Talk:English neutral pronouns

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Themself incorrect?[edit source]

Isn't themself incorrect? The them is plural, and self is singular. It seems it should either be themselves or theirself. I think that themselves should be used because it's plural so consistent with all the other forms of this neutral pronoun: they, them, their, theirs.

The word "themself" is in the Oxford English Dictionary, which reports that it has been in use since the 14th century: https://www.oxforddictionaries.com/us/definition/american_english/themself By the way, please sign your talk entries so conversations make sense later; see Help on talk pages to learn how. -Frameacloud (talk) 22:50, 27 June 2015 (CDT)
In response to your concerns, I expanded the entry for "they" to include all four versions of its reflexive form (themself, theirself, theirselves, themselves) with dictionary sources cited to demonstrate that each form is commonly used. -Frameacloud (talk) 23:14, 27 June 2015 (CDT)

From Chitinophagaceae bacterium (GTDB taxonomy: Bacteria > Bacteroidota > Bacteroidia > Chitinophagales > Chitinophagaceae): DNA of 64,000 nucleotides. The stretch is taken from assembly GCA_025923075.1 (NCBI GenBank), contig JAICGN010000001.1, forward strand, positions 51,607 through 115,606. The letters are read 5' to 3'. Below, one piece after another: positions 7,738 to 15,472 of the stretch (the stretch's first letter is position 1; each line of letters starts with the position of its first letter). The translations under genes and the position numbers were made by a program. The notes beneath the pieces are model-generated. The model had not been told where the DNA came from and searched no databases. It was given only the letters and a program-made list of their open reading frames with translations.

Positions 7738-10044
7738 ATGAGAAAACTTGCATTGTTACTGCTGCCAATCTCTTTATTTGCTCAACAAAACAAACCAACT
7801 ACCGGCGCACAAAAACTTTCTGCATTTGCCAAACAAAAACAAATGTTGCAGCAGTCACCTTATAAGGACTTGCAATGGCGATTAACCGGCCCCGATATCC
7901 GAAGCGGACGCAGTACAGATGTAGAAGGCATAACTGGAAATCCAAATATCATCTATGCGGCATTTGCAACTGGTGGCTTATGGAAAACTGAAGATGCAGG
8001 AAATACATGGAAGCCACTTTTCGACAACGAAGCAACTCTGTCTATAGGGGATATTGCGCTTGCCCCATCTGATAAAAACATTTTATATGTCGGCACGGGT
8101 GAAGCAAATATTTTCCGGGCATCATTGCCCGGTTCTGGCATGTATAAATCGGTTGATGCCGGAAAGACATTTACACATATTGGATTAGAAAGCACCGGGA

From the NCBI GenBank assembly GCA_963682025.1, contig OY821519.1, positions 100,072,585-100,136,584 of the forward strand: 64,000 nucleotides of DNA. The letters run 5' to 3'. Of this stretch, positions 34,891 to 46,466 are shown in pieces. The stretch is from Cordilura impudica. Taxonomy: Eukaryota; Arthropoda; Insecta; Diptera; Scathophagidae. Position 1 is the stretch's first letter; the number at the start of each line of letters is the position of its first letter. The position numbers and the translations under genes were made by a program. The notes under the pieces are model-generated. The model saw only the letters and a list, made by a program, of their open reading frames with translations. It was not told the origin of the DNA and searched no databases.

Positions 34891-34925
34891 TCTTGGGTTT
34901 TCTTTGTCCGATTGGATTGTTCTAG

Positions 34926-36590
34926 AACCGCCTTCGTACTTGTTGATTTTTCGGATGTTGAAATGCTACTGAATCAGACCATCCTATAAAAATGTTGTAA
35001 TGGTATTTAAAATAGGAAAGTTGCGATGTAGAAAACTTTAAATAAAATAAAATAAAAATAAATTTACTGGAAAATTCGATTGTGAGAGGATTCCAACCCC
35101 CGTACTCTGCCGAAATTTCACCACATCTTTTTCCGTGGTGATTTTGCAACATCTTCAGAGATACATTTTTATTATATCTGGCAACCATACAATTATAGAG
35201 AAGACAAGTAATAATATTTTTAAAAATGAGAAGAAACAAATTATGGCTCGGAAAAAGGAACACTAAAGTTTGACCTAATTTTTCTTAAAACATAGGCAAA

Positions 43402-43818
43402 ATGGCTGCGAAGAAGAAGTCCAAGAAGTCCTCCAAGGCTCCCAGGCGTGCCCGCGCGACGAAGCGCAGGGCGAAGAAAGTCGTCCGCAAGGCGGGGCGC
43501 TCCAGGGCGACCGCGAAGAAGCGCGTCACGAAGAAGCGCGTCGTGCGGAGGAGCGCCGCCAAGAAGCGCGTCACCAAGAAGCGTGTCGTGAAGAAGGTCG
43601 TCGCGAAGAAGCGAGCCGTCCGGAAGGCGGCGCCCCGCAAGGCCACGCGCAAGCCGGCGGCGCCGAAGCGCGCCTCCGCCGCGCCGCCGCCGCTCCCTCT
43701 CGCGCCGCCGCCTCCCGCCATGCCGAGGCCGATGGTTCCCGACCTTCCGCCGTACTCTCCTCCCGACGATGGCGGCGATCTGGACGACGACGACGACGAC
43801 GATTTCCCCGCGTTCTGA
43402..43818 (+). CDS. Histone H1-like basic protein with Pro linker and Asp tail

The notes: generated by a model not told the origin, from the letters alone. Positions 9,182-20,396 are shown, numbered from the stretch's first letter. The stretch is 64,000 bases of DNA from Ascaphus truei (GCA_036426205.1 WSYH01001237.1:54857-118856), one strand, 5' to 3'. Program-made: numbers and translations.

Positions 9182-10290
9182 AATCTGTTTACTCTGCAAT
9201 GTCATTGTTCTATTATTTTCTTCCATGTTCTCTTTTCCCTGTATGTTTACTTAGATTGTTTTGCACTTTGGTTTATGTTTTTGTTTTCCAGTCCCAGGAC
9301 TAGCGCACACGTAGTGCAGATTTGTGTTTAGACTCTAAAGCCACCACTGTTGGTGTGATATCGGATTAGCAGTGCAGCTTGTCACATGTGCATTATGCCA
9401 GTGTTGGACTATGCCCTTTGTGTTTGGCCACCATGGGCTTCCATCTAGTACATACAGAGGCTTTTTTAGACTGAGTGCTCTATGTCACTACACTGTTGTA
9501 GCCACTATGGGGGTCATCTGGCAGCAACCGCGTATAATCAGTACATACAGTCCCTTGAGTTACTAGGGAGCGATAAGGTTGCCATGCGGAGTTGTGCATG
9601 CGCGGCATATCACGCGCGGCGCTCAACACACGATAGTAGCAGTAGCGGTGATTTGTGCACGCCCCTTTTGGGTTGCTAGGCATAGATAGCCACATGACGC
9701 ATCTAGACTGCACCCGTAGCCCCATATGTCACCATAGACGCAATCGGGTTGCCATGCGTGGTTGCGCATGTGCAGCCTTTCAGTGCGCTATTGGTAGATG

Incomplete or uncited English pronouns[edit source]

This section is for notable English pronouns that are missing one of the five forms. If you feel one of them belongs in the main article, find evidence of the missing pronouns and add as a citation, then move it back to the main article. If you feel that the publications a pronoun was featured in are sufficient notability, feel free to move them back to the main article.

Cassolotl (talk) 11:59, 21 May 2016 (CDT)

A[edit source]

a, ?, ?, ?, ? (forms other than nominative form are not known, and might not be used). "In 1789, William H. Marshall records […] Middle English epicene ‘a’, used by the 14th century English writer John of Trevisa, and both the OED and Wright's English Dialect Dictionary confirm the use of ‘a’ for he, she, it, they, and even I. This ‘a’ is a reduced form of the Anglo-Saxon he = ‘he’ and heo = ‘she’.” Source: Baron, Dennis (1986). Grammar and Gender. New Haven: Yale University Press. ISBN 0-300-03526-8. as cited by: Williams, John (1990s)." [1] Some living British dialects still use the gender-neutral "a" pronoun.[2]

Forms:

  • Nominative: When I tell someone a joke a laughs.
  • Accusative: Unknown
  • Pronominal possessive: Unknown